to select stones large enough to span the wall's width. Then
the stones must be carefully cut to fit, leveled, and placed on
top of the wall. The tighter the fit, the less water these
coping stones will allow into the wall.
We often use flagstone to cap our stone fences and retaining
walls (Figure 8). Ranging in thickness from about 11/2 to 3
inches, flagstone (sometimes called "stand-up" because it's
stood up on pallets as it's quarried) is typically used for
paving pathways, walkways, and patios. We buy it by the
tractor-trailer load; when we take delivery we separate out the
really thick pieces and save them for coping stones. Since
short retaining walls are invariably used as seating, we make
sure the caps are large and stable. Indeed, their smooth,
consistent surface makes for a nice seat-wall or
Figure 8. Flat, smooth
coping stones cap the retaining wall. Mushroom-shaped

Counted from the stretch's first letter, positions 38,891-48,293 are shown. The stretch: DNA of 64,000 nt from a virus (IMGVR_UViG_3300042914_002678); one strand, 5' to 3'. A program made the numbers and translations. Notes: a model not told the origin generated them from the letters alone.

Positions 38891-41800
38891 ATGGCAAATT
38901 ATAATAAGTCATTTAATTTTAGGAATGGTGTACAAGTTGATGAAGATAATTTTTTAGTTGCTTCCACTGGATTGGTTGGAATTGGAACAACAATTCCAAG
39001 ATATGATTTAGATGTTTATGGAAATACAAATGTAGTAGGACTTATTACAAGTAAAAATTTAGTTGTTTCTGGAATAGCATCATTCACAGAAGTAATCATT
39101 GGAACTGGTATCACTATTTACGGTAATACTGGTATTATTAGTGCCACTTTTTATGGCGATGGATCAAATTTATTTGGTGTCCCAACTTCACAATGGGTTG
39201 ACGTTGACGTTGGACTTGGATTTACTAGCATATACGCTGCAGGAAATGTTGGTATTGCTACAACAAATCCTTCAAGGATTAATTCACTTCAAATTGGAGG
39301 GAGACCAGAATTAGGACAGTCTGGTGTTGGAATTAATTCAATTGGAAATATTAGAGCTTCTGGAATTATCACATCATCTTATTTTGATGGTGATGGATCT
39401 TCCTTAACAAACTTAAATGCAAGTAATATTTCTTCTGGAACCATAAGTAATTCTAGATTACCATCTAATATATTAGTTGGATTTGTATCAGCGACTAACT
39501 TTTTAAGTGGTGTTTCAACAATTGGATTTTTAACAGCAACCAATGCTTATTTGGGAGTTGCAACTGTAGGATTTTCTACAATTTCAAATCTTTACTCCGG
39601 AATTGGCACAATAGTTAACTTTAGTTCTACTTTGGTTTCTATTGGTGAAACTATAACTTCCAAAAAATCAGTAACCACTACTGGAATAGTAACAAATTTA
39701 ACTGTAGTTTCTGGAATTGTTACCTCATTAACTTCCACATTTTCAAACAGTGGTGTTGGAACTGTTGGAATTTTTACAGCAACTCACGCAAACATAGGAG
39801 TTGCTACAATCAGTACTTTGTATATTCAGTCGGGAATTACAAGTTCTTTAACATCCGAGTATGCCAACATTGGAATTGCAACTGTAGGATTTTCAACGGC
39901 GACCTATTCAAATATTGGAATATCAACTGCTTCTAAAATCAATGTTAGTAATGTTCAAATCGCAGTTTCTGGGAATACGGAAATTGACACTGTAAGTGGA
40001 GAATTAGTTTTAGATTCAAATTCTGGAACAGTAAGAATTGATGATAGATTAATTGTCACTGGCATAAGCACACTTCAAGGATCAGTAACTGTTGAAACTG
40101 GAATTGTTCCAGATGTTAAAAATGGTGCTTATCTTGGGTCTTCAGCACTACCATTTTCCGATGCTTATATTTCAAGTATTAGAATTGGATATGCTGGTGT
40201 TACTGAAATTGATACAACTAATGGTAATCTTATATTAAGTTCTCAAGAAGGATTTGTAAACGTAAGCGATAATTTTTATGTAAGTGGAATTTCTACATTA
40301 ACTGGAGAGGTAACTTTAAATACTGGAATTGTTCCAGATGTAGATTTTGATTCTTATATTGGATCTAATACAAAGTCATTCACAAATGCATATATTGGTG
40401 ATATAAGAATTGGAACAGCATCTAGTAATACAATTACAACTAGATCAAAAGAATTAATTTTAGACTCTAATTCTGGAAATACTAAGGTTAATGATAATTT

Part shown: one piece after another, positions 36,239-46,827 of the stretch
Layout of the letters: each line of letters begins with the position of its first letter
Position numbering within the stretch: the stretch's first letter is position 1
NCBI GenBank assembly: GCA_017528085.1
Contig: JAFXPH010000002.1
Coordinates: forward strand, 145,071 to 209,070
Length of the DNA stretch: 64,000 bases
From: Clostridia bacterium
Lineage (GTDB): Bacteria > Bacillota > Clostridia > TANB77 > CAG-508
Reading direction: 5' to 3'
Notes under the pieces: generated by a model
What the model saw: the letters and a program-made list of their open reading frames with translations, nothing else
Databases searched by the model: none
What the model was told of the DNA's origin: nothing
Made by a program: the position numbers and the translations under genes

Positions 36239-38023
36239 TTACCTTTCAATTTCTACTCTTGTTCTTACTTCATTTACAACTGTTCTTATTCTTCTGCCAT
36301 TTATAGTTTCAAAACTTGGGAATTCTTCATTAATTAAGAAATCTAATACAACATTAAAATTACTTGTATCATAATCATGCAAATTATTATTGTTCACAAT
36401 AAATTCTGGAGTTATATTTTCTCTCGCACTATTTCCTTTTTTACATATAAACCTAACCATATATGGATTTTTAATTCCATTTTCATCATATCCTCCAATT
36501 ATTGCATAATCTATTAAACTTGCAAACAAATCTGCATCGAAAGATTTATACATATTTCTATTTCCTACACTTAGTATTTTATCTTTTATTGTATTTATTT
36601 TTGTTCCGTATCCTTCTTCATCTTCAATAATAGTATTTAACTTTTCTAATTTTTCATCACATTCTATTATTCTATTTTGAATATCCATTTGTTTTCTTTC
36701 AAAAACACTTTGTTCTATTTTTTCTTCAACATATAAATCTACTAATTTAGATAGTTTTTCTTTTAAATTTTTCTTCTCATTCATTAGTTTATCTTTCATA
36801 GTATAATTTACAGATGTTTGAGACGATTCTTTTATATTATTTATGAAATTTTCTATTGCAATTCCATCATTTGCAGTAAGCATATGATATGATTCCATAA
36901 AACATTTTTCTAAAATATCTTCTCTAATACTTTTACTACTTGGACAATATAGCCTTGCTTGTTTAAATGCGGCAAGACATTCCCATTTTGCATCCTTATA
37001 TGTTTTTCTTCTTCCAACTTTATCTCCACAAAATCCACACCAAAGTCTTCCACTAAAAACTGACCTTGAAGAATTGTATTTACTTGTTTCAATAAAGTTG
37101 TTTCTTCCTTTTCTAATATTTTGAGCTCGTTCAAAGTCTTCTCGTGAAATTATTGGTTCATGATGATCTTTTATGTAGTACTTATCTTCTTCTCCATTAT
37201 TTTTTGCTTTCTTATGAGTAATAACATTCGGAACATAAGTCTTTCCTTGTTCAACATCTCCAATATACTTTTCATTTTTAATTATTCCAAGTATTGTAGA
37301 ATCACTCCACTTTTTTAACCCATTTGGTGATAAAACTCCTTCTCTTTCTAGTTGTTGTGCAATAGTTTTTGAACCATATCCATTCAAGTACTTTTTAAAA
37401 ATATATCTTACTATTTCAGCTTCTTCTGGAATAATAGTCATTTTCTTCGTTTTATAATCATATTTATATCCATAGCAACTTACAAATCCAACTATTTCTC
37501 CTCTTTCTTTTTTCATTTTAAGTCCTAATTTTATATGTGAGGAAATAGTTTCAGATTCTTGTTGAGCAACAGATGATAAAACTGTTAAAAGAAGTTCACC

low-voltage lighting fixtures mounted in the wall beside the
stone benches provide illumination for the poolside sitting
We usually use shim-rocks to level up coping stones as we
place them, but we sometimes use mortar too; we place it in
such a way that it does not show along the face of the fence or
between the coping stones. Although the mortar separates from
the stone over time, it still acts as a perfectly formed shim
stone, supporting the decorative coping stones.
To build this wall, we used about 18 tons of Colonial Wall
Stone, 5 cubic yards of crusher run base, 1,000 square feet of
landscape fabric, and roughly 23 cubic yards of #2 crushed
stone. Labor time was about 130 man-hours, and the total
installed price was approximately $11,000.Bruce Zaretskyowns Zaretsky & Associates, a
design/build firm based in Rochester, N.Y.